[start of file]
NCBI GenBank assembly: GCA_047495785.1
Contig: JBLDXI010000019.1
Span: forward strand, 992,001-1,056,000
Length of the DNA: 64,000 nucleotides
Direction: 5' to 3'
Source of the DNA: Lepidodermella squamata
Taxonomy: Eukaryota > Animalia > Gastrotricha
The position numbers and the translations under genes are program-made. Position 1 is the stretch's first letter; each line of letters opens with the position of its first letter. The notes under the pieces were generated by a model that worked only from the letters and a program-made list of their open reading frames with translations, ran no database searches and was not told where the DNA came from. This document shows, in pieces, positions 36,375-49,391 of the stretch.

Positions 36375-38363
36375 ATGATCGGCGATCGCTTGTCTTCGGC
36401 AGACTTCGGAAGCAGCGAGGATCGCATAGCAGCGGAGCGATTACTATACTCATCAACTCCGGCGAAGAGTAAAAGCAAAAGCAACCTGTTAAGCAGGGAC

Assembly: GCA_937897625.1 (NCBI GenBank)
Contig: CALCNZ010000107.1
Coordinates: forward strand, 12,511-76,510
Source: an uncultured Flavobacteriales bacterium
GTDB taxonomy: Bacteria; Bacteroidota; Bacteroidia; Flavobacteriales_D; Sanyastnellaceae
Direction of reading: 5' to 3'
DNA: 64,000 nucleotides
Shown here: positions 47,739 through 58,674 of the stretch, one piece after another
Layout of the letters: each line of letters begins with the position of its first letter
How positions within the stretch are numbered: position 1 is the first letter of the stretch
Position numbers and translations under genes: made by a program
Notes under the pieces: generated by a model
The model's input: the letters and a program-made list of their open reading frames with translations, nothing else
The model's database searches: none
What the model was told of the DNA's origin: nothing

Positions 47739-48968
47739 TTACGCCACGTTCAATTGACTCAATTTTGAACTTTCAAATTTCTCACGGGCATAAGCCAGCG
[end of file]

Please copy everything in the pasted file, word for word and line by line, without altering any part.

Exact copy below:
NCBI GenBank assembly: GCA_047495785.1
Contig: JBLDXI010000019.1
Span: forward strand, 992,001-1,056,000
Length of the DNA: 64,000 nucleotides
Direction: 5' to 3'
Source of the DNA: Lepidodermella squamata
Taxonomy: Eukaryota > Animalia > Gastrotricha
The position numbers and the translations under genes are program-made. Position 1 is the stretch's first letter; each line of letters opens with the position of its first letter. The notes under the pieces were generated by a model that worked only from the letters and a program-made list of their open reading frames with translations, ran no database searches and was not told where the DNA came from. This document shows, in pieces, positions 36,375-49,391 of the stretch.

Positions 36375-38363
36375 ATGATCGGCGATCGCTTGTCTTCGGC
36401 AGACTTCGGAAGCAGCGAGGATCGCATAGCAGCGGAGCGATTACTATACTCATCAACTCCGGCGAAGAGTAAAAGCAAAAGCAACCTGTTAAGCAGGGAC

Assembly: GCA_937897625.1 (NCBI GenBank)
Contig: CALCNZ010000107.1
Coordinates: forward strand, 12,511-76,510
Source: an uncultured Flavobacteriales bacterium
GTDB taxonomy: Bacteria; Bacteroidota; Bacteroidia; Flavobacteriales_D; Sanyastnellaceae
Direction of reading: 5' to 3'
DNA: 64,000 nucleotides
Shown here: positions 47,739 through 58,674 of the stretch, one piece after another
Layout of the letters: each line of letters begins with the position of its first letter
How positions within the stretch are numbered: position 1 is the first letter of the stretch
Position numbers and translations under genes: made by a program
Notes under the pieces: generated by a model
The model's input: the letters and a program-made list of their open reading frames with translations, nothing else
The model's database searches: none
What the model was told of the DNA's origin: nothing

Positions 47739-48968
47739 TTACGCCACGTTCAATTGACTCAATTTTGAACTTTCAAATTTCTCACGGGCATAAGCCAGCG